An important advantage of the invention is that objects containing the opaque coating may be produced in high volume using the techniques described herein. Another advantage of the invention is that the opaque coated film may be applied to a variety of substrates containing images which may be black and white or full color images. Still another advantage of the invention is that the image containing substrate and film containing an opaque layer may be produced separately in the same or remote locations and combined later into a single composite material.
Further features and advantages of the invention will become apparent by reference to the detailed description when considered in conjunction with the figures, which are not to scale, wherein like reference numbers indicate like elements through the several views, and wherein:
FIG. 1 is a cross-sectional view, not to scale, of an opaque film material according to the invention;
FIG. 2 is a cross-sectional view, not to scale, of a substrate containing an opaque film material according to the invention;
FIG. 3 is a simplified schematic for a process for making novelty items according to the invention;
FIG. 4 is an illustration of a laminate containing images having hidden features; and
FIG. 5 is an illustration of a laminate containing images wherein previously hidden image features are revealed.
With reference to FIG. 1, the invention provides an opaque film material 10 containing an opaque layer 12 coated onto a substantially transparent material 14 as by a Meyer rod coating technique. The transparent material 14 may be selected from glass, fiberglass or a flexible polymeric film. Preferably the transparent material is a polymer, copolymer or polyester film, most preferably a thermoplastic polymeric film selected from the group consisting of polyethylene, polypropylene, polystyrene and polybutylene films. When a film is used as the transparent material, the film preferably has a thickness ranging from about 0.5 to about 2.5 mils and is preferably substantially transparent. A particularly preferred film is an optically clear, biaxally oriented, polystyrene film available from Wausau Coating of Wausau, Wis. The length and width of the transparent material is not critical to the invention and may be any suitable length and width which may be coated using conventional Meyer rod coating apparatus.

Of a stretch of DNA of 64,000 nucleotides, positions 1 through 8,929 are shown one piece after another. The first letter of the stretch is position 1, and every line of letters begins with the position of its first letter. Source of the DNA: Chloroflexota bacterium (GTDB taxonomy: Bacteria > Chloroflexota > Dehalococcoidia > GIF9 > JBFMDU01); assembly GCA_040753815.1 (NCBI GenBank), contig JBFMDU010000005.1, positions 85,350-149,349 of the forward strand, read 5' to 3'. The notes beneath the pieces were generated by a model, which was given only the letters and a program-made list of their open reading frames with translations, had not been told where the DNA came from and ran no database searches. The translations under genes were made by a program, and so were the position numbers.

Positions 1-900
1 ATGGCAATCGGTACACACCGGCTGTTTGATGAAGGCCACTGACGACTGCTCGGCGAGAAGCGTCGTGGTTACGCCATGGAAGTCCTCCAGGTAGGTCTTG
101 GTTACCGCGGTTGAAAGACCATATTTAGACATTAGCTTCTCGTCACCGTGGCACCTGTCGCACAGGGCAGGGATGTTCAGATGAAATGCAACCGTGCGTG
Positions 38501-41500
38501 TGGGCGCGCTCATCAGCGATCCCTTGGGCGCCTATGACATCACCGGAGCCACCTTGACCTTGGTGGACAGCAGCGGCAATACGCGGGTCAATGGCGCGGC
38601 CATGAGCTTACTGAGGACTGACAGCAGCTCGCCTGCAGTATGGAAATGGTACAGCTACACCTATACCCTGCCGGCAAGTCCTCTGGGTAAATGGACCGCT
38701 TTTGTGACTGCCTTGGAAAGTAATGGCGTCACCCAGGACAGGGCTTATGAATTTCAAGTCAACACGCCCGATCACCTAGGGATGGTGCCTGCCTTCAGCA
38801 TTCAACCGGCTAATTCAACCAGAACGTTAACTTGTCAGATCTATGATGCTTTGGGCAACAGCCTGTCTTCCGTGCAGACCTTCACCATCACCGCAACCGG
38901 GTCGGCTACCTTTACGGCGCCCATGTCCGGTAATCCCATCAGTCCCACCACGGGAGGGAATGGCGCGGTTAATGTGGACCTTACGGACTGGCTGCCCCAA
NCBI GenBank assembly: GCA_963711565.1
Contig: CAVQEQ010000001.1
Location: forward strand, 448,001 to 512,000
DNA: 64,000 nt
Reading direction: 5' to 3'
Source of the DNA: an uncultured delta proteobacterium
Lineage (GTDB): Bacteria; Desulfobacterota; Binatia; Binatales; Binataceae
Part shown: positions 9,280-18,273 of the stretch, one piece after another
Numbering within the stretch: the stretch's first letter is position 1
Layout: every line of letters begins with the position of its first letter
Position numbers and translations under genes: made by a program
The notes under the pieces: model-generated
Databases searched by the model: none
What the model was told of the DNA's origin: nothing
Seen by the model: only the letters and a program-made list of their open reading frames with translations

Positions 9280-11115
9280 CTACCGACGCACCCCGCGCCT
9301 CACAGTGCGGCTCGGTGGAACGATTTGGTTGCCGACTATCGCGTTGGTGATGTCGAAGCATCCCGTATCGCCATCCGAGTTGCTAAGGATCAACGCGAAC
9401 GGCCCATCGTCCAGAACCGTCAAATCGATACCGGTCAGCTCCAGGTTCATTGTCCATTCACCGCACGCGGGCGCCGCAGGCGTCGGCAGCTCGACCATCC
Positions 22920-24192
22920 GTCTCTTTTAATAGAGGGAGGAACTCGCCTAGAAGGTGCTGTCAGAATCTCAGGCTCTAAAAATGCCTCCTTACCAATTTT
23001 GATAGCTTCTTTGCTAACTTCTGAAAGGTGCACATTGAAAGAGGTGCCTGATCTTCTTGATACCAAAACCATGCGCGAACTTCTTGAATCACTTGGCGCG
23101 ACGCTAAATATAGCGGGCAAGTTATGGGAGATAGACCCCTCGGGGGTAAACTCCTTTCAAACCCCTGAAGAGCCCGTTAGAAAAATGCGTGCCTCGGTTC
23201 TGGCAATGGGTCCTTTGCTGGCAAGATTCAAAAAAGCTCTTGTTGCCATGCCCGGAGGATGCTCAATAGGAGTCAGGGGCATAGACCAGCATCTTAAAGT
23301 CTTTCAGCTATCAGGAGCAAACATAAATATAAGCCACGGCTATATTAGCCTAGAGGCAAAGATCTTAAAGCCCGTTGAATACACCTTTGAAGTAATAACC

The term “substantially transparent” means that details of objects or images covered by such a film are essentially visible through the film as opposed to blocking all or a substantially portion of the object or image from view.
An important feature of the invention is the use of an opaque coating formulation for forming the opaque layer 12 on the transparent material 14. The coating formulation includes from about 5 wt. % to about 40 wt. % aluminum silicate and from about 60 wt. % to about 95 wt. % binder. The aluminum silicate preferably has a particle size ranging from about 1 micron to about 10 microns.
The binder of the coating formulation is preferably an aqueous-based binder containing solvent, from about 1 wt. % to about 5 wt. % butyl acetate, from about 5 wt. % to about 10 wt. % ethylene glycol monobutyl ether (butyl CELLOSOLVE) and from about 5 wt. % to about 15 wt. % propylene glycol. A preferred binder is a water-based acrylic material available from 2nd Story of Canton, Ohio under the trade name KTC coating. The binder and aluminum silicate formulation is mixed and the viscosity of the mixture is adjusted with water to produce a coatable formulation having a viscosity within the range of from about 800 to about 1500 centipoise. It is particularly preferred to adjust the viscosity of the formulation to provide a mixture which can be applied by a Meyer rod coating technique. A formulation containing binder and aluminum silicate which has a viscosity suitable for applying by a Meyer rod coating technique is available from 2nd Story Concepts of Canton, Ohio under the trade name KTC60-2416H.